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What Is The Basic Standard Of Living?

by The Bankruptcy Service

Posted on July 21, 2015 at 11:00 AM


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It has been a tough time for millions of people in the UK over recent years, and there has been much talk about poverty lines, and many people and families struggling to get by, and this is often those that are in work, not just those without employment.

The Minimum Income Standard for the UK (MIS) is calculated according to what members of the public consider to be an acceptable standard of living in our society, and is a major body of work to be produced. It predicts how much money is required to buy a basket of goods that allows a person to live to a reasonable standard and participate in society. Thus it should not be used as a budgeting tool, as it does not address individual needs, but merely predicts a general level of subsistence.

The MIS is updated annually, at least with inflation, with new research every two years ensuring that it reflects changing social norms and provides an accurate picture of what income is required.

The impact of the minimum income standard has been widespread, and its influence significant. It is frequently used in policy debates and for analysis by charities and various public bodies alike. It serves as the basis for setting the living wage amount outside London, is endorsed by the Living Wage Foundation and adopted widely by numerous public and private bodies. It has even been used to analyse the costs of benefits, including universal credit, to calculate the cost of a child and work out the number living below the poverty line.

The effectiveness of the “standard” has spread further than the UK, with many other countries implementing or considering implementing a similar system in their country.

Using the MIS as a guide, the Living Wage outside London rose from £7.65 to £7.85 on 3 November 2014. This compares favourably to the minimum wage, a legal requirement for employers, which currently stands at £6.50 per hour for those 21 and over. Each year the living wage may well be uprated, once rises in living costs and any other changes in the economy have been taken into account. It will also look at the general wage pattern in the UK, to give an accurate and representative figure that is fair to both employee and employer.

The yearly updated MIS report produces budgets for 107 varieties of households, for all types of set-ups, from families with children, to those of working age and pensioners. In addition to the obvious factors such as inflation and change sin tax and benefit systems, every two years, new research considers whether the basket of items used to calculate the budgets needs revision in light of changes within UK society.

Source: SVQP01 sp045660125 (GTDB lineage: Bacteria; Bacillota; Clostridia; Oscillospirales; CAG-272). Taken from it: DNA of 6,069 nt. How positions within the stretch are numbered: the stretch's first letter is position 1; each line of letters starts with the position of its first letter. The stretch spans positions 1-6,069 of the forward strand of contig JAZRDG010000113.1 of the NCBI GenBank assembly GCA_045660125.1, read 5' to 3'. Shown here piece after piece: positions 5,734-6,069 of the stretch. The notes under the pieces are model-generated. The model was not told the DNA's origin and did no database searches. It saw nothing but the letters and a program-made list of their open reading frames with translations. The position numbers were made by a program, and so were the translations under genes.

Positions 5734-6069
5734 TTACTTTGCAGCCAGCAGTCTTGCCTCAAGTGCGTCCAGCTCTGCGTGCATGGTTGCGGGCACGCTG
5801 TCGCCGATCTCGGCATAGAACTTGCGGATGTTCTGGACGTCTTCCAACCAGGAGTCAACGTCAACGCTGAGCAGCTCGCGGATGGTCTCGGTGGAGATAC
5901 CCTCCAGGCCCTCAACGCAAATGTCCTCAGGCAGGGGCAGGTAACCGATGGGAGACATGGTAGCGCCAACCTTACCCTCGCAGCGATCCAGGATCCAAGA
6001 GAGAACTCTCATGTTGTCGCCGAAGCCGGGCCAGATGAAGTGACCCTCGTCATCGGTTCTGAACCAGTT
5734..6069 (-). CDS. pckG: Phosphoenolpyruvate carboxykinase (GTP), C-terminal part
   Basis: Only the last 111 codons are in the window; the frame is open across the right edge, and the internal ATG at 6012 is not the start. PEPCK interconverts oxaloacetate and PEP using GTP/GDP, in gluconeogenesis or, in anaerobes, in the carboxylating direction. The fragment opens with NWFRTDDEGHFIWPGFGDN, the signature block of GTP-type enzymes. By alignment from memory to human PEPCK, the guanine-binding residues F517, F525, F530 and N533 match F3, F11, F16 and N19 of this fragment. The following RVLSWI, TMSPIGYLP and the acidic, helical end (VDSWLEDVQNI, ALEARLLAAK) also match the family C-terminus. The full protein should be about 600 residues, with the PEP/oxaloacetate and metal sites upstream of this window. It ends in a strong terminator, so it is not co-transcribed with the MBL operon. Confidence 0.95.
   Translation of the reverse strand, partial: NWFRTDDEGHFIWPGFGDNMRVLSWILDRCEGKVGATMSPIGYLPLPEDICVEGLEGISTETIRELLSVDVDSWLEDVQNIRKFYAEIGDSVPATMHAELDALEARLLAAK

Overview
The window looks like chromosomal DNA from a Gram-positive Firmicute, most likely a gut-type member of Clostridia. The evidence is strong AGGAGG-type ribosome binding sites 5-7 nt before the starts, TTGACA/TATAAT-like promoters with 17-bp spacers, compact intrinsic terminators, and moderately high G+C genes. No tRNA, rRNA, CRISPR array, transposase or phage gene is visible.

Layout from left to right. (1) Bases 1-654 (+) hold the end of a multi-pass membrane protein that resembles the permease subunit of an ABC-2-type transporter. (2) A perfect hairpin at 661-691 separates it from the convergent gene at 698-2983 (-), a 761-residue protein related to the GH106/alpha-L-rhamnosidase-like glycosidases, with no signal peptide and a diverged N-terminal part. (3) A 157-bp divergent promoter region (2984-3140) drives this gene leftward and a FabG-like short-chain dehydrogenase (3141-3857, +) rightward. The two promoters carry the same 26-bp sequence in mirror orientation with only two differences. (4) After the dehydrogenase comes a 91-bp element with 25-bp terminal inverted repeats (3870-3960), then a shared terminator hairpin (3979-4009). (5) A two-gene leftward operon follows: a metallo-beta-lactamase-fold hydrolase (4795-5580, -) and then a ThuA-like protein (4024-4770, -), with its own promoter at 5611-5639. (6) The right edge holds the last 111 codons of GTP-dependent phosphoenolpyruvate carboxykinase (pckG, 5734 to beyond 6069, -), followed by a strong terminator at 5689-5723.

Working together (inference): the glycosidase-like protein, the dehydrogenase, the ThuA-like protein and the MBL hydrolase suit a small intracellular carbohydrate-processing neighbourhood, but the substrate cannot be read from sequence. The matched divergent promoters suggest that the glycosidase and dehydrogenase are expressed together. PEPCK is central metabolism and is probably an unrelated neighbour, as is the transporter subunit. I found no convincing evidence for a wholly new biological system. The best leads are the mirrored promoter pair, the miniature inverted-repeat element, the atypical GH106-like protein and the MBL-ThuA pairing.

The Joseph Rowntree Foundation reports regularly on such matters. The foundation “works for social change in the UK by researching the root causes of social problems and developing solutions. Together with the Joseph Rowntree Housing Trust, we use our evidence and practical experience of developing housing and care services to influence policy, practice and public debate.”

In 2014, the foundation released their latest report, with the worrying news that the amount of money a typical family would need to maintain a basic but reasonable standard of living has risen five times quicker than wages since the recession took hold.
In addition to this, for the first time, internet access is now considered an essential for all groups, but a landline telephone is not, due to the rise of mobile phones.

The study, which is actually compiled for the Rowntree Foundation by the Centre for Research in Social Policy (CRSP), concluded that a single person without children would need £16,284 a year to be able to get by, up from £13,450 in 2008. In contrast to those figures, a couple with children would now have to earn £20,287 each – or £40,574 combined – in 2008, the figure stood at under £28,000. That is a rise of 46%, in a period when wages have risen on average by 9%.

Meanwhile pensioners are estimated to need £262.76 a week as of last year to meet a minimum standard of living, a rise of 30% from the 2008 figure.

The current government continues with its programme of cuts to benefits and credits, so those with a family may see the gap widen further, at least compared to those without children or pensioners. The gap between those with and without children has grown nine times in the last six years, and that trend looks set to continue. In 2008, as the recession began after the banking crisis, the difference between what was calculated for a single person without children to get by and a parent who was part of a couple was set at £450 a year. It now stands at over £4,000 a year.

In 2008 the difference between what a single person with no children and parent who was part of a couple would need to get by was only £450 a year. It now stands at £4,000.

Thus, the numbers are worrying as austerity continues to bite. Other government cuts have had a knock-on effect on calculations too. For example, the government’s cuts to rural bus services has now meant that a motor vehicle is a necessity for many away from cities for those with children. Added to the rise in cost of many basic supermarket items, with food prices thought to have risen by over 25% in recent years, the outlook is not good. Expect the MIS to rise in the years to come, as will the number who fall below it. Despite the chancellor George Osborne recently announcing a future rise in the re-modelled living wage, by taking away tax credits from many, there is little reason to think anything will change for the better anytime soon.


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